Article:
In the past week or so, River has lost his perpetual smile. He used to have very limited emotions – smiling, panting at approaching food and crying. Now he’s expanded his repertoire. He’s become more serious and seems to be trying to analyze how things work – such as staring at the fan going back and forth and back and forth. But what has concerned us is the negative nature of some of his emotions.
The first to appear was the huff, in which he purses his lips and hyperventilates through his nose. This is clearly a sign of frustration. He does it whenever he wants to express disapproval – of a food, an activity or not getting what he wants. This morning, for the first time, he rejected the breakfast choices with clear disdain, then crying – first the minestrone (which I could understand he’d be sick of), then yogurt. He accepted a piece of toasted wholegrain bread to gnaw on.
Mark hates the huff. “It’s as though he’s telling me I’m an inadequate parent,” he says. “We have to do something about this or we’re going to have a difficult, demanding child.”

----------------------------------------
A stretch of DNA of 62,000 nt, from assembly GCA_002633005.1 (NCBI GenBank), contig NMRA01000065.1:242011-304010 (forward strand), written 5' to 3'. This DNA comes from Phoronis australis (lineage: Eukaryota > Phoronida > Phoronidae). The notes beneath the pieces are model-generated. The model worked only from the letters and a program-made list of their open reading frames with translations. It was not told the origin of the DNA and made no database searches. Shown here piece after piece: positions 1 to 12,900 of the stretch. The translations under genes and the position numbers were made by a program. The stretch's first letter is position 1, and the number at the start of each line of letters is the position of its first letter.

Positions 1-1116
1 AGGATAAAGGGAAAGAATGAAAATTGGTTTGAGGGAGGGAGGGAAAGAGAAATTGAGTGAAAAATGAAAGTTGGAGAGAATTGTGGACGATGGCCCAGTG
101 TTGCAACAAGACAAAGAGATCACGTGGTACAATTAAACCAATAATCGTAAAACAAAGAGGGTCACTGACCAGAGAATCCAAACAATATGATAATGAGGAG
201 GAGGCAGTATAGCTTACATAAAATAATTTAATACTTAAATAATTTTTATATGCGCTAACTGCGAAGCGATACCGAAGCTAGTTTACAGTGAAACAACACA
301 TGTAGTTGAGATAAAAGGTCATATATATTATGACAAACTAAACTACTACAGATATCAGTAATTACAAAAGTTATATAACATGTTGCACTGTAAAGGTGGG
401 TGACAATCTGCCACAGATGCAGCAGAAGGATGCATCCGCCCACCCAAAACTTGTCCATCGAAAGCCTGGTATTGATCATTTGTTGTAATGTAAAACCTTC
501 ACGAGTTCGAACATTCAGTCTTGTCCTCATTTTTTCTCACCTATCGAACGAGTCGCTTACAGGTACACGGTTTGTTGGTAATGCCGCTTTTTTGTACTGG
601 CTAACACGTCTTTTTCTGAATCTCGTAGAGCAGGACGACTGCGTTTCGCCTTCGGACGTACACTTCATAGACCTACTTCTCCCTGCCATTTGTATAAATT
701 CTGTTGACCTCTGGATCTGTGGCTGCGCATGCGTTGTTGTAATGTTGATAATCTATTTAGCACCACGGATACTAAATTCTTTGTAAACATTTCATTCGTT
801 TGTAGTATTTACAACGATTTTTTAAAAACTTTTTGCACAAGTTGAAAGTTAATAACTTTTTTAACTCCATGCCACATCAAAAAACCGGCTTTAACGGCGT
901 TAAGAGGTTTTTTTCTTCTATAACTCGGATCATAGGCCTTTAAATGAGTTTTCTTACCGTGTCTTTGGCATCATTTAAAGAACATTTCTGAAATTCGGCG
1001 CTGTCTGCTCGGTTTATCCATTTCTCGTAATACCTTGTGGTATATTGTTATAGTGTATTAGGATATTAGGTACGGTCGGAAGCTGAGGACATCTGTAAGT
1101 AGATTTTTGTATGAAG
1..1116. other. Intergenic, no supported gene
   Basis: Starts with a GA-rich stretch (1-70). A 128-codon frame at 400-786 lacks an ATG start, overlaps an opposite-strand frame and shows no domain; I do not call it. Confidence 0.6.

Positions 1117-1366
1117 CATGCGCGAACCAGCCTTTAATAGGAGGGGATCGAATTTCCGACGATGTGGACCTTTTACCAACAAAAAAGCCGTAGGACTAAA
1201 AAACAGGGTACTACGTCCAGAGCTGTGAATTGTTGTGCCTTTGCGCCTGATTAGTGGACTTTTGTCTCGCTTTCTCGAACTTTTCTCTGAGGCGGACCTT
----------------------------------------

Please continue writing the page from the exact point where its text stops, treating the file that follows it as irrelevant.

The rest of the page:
I’m also concerned because I don’t know at what point to draw the line between meeting a child’s needs and making sure they learn that the entire world isn’t there to give them what they want. I feel like everyone gets angry and frustrated at times, babies probably more so because they aren’t able to communicate. His huffs do indicate what he wants/needs.
I had read that you can’t spoil a baby in the first few months. I had also read that one-on-one attention was good for babies during the first year. So we’ve basically been letting him run the show, have responded to his needs when they arise and have bathed him in individual attention since the day he was born. Luckily, he’s been pretty easy to please and undemanding, as long as he has a consistent supply of food.
Last night I spent a lot of time catching up on my What to Expect in the First Year. I’d left off somewhere around month six. It did say that babies are frustrated by not being able to communicate. It also said this is the time to teach a baby that other people have needs too. It gave advice on how to get a baby used to spending some time alone while you do other things.
I imagine that part of the crankiness is due to teething. River’s first tooth is on the way. It does seem that now might be a good time to bring someone else into the picture – to give him a chance to play with another child and to balance his needs with those of another child. We’re looking into the possibility of sharing our babysitter with a little girl of River’s age.
After a couple of months of feeling we pretty much had the hang of this, a new stage begins to challenge us afresh and send me back to the books. Now that I’m blogging, perhaps readers will also be able to offer advice.